SYDNEY (AFP) - Australian clothing brands are mostly ignorant about where the cotton used in their products comes from, making it more likely child labour has been involved, a study said on Monday.
The Australian Fashion Report, which examined 41 firms that own 128 brands, found companies had made improvements in workers' conditions at factories over the years but little was known about how their raw materials were produced.
"Companies have made a significant amount of progress looking at the final stage of production - about 40 percent of companies know all or almost all of the suppliers at that stage," said one of the report's authors Gershon Nimbalker.
"But when you get down to the raw materials stage, or where the cotton supply comes in, it drops to as low as seven percent. So hardly any companies that operate in Australia are doing that, and that's where some of the deepest abuses occur."
Much of the clothing sold by Australian retailers is manufactured overseas, in countries including garment hub Bangladesh, where labour costs are cheaper.
Mr Nimbalker said cotton from Uzbekistan, one of the world's biggest suppliers of the material, had long been linked to child labour yet the country still supplied about 35 percent of the fabric used in Bangladeshi factories.
The report, conducted by Baptist World Aid Australia, said state-sponsored forced labour and child labour continued "on a massive scale" in the former Soviet republic.
"It requires teachers to close schools for the harvest, and forces children to work up to 70 hours a week for little or no wages under threat of expulsion and abuse," it said.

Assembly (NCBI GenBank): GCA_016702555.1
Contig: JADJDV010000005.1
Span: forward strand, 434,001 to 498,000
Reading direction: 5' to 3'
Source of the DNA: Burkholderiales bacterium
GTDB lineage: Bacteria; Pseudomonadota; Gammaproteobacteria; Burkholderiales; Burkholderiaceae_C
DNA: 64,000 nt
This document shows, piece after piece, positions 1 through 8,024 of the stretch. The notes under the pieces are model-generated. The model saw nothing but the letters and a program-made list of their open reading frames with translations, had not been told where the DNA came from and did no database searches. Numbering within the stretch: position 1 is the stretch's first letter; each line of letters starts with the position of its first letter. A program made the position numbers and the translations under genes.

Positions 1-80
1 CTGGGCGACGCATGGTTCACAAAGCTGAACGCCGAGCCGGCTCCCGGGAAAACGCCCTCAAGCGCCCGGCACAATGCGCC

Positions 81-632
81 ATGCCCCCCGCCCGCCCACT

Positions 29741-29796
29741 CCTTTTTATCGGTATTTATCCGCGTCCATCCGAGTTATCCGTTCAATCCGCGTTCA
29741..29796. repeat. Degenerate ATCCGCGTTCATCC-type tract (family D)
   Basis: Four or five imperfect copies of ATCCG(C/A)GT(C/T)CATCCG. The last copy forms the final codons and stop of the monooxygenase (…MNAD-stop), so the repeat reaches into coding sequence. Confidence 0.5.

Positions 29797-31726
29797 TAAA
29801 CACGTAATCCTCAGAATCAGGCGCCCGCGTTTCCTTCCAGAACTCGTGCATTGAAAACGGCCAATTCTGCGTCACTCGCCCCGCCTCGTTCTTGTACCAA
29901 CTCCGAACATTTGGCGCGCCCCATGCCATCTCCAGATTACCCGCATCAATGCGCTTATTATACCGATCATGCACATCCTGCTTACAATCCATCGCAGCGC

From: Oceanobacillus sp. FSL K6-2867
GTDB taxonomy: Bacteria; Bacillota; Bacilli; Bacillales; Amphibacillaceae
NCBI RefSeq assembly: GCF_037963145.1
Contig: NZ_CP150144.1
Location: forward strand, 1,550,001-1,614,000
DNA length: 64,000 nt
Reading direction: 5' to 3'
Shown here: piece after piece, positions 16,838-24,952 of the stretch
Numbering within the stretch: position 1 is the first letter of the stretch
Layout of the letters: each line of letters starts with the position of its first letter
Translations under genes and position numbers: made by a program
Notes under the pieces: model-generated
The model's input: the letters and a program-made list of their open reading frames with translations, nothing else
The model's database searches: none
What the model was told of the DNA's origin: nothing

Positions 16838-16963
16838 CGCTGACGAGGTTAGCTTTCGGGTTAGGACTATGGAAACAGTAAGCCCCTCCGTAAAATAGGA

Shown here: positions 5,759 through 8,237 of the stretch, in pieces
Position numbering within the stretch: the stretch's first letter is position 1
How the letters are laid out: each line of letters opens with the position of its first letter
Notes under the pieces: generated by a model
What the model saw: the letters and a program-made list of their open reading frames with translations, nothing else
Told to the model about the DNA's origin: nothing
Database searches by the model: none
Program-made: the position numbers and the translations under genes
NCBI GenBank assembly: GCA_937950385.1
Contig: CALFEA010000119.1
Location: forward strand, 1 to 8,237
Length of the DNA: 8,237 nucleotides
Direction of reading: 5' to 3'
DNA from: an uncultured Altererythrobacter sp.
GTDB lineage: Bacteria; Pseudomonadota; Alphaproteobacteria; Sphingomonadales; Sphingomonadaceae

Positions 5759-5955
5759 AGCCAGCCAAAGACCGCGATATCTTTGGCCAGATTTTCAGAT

Mr Nimbalker said while activists had campaigned against the use of Uzbek cotton for years, with retailers in Europe and the US boycotting the nation's material, it was the recent collapse of a garment factory in Bangladesh which triggered more interest in ethical production in Australia.
More than 1,120 garment workers died when the nine-storey Rana Plaza complex, where they made clothing for Western retailers including Britain's Primark and Spain's Mango, caved in on April 24.
"What we found is there is so much more consciousness out there amongst Australian consumers wanting to know how their clothes are made and how the workers are treated in making those clothes since that event," Mr Nimbalker said.
The report, which the International Labor Rights Forum advised on, drew upon publicly available information on the brands, company responses and research conducted by groups in the United States to assess the systems firms had in place to protect workers.